Nabokov used to tell his students that “a good reader, a major reader, an active and creative reader is a rereader.” By a similar token good writers, serious writers, even if they’re minor and not especially creative writers like us, are rewriters. This raises the interesting question of how “revision” fits into the writing process.
Revision of course plays a major role in writing instruction. (See, for example, the late, great Scott Eric Kaufman.) But this doesn’t mean the same thing for all writers. Anne Lamott famously promotes the idea of writing “shitty first drafts”, with the implication that good and great writing only emerges through revision. Jonathan Mayhew, however, has challenged this idea. “At some point the writer needs to learn how to write,” he argues, “not just revise.” I side with Jonathan on this. Especially for academic writers, I don’t think it’s a good idea to let our ideas tumble out of us inchoately (and often simply incoherently) onto the page, leaving it to our future selves to clean up the mess we’re gleefully making of the present. I think we should sit down and write the best paragraphs about things we know that we’re capable of in the moment. Like Jonathan says, that’s the only way we’ll actually become good writers.
The first drafts will not be perfect, but they will not be shitty either. Revision will still be necessary, but much less. The experienced writer will avoid certain kinds of mistakes on the first draft. After all, if you can’t write, you won’t be able to revise either, because re-writing is still a form of writing. A good writer needs to know the feeling of composing a good sentence, once in a while, on the first try. I’d much rather have a model that emphasizes the development of the writer’s competence.
Too many writers fail to really enjoy this “feeling of composing a good sentence”; they don’t give themselves the time to really experience what writing is. Instead, they write their first draft to a low standard (having deliberately freed themselves of a higher one) and then struggle valiantly to clarify their own confusion in later versions, often leaving them exhausted and uncertain they ever knew anything at all. This is a tragedy because a good writer should feel sane and strong while writing — perhaps the sanest and strongest they can be. Writing a scholarly paper should, for the most part, be an entirely lucid experience — the experience of knowing what you’re talking about. It should not be the experience of roughing something out that you’ll have to polish up later.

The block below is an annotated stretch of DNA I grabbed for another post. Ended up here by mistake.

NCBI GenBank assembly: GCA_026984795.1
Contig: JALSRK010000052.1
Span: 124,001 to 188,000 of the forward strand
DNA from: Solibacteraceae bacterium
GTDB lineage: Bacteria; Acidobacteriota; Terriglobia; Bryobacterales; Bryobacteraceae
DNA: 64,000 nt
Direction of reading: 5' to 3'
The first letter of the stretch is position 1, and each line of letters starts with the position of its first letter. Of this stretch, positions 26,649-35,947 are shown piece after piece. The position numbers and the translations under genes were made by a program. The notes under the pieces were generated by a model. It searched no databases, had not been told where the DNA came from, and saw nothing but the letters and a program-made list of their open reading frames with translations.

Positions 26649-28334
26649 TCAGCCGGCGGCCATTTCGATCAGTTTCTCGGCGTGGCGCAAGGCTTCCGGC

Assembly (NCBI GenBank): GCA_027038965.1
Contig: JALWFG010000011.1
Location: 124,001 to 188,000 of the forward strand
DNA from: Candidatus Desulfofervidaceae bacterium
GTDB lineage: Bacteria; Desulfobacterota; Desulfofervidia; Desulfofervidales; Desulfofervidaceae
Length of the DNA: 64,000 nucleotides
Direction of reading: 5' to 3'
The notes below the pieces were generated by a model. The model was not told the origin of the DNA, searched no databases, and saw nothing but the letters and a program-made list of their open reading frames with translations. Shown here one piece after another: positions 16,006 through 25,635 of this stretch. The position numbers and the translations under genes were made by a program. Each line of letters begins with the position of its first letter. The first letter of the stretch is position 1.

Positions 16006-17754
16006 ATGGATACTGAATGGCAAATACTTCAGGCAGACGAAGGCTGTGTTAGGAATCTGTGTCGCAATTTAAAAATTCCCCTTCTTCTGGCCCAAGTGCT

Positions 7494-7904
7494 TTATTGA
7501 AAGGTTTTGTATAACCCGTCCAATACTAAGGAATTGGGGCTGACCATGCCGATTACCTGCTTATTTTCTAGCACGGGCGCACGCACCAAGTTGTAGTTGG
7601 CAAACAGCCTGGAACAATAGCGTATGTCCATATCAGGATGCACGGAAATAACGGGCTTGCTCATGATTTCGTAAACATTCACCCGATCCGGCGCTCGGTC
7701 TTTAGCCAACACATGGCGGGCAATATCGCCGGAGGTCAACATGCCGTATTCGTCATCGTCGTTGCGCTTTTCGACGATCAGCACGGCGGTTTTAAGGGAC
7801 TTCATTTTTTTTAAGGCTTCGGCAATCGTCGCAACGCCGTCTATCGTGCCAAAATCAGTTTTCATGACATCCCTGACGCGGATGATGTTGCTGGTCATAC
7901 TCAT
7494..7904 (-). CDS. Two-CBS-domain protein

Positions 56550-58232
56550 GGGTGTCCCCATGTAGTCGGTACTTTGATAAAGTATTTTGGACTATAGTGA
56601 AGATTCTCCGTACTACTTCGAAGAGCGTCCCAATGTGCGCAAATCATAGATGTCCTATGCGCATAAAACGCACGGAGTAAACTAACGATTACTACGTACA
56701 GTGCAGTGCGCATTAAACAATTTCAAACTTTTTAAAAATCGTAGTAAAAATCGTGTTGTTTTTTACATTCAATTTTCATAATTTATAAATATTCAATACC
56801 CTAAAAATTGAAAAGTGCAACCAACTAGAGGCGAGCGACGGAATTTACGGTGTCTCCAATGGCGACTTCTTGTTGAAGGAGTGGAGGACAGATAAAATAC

So where does that leave revision? Well, if you’re following my rules, your draft (at any stage) will consist of a series of orderly paragraphs, each of which says one thing and supports, elaborates or defends it. You can identify they paragraph by its key sentence and position it in an outline. Already there, you can “revise” (or re-vision) your text simply by imagining the same paragraphs in a different order, the same claims arranged in a different sequence. You can also imagine the claims sharpened a little or broadened a little — giving them a more definite point or a wider scope. And you can make separate, independent judgments about whether the reader will find these claims hard to believe, understand or agree with. Now you’ve got your work cut out for you.
Importantly, this revision of the key-sentence outline has set up a re-writing task. Print out your current draft (perhaps just as a PDF to open in a separate window) and make a separate document with all your (revised) key sentences in the (revise) order you’ve settled on. Beside each sentence there will be a simple marker (“S”, “E”, “D”) telling you whether to support, elaborate or defend it. You’ll probably have around 40 paragraphs if you’re writing a standard paper in the social sciences. That means you’ve got 20 hours of work in front of you. Make a plan to (re)compose each paragraph carefully and deliberately in a 27-minute writing moment, using the material in your original draft (where an earlier version of the paragraph already exists) as your notes — perhaps supplemented with other notes or sources. If 27 minutes seems like too much time (perhaps this is your third or fourth revision?), try 18 or 14 minutes. But in all cases physically re-write the paragraph. Type it in. Don’t copy and paste. Pass your text through your own hands. It will be good for your style.
I don’t just mean that it will be good for the style of the text you’re working on right now. I mean that it will make you a better writer. It’s not that all good writing has been rewritten many times in this way. (Some good writing does in fact emerge from the revision of shitty drafts.) It’s that good writers are the product of continuous, deliberate practice. They have written and rewritten the same ideas many times. They have become good at writing down what they know for the purpose of discussing it with other knowledgeable people. And, as Ezra Pound reminded us long ago, “one definition beauty is: aptness to purpose.” Don’t just improve your text through revision. Improve your writing through rewriting.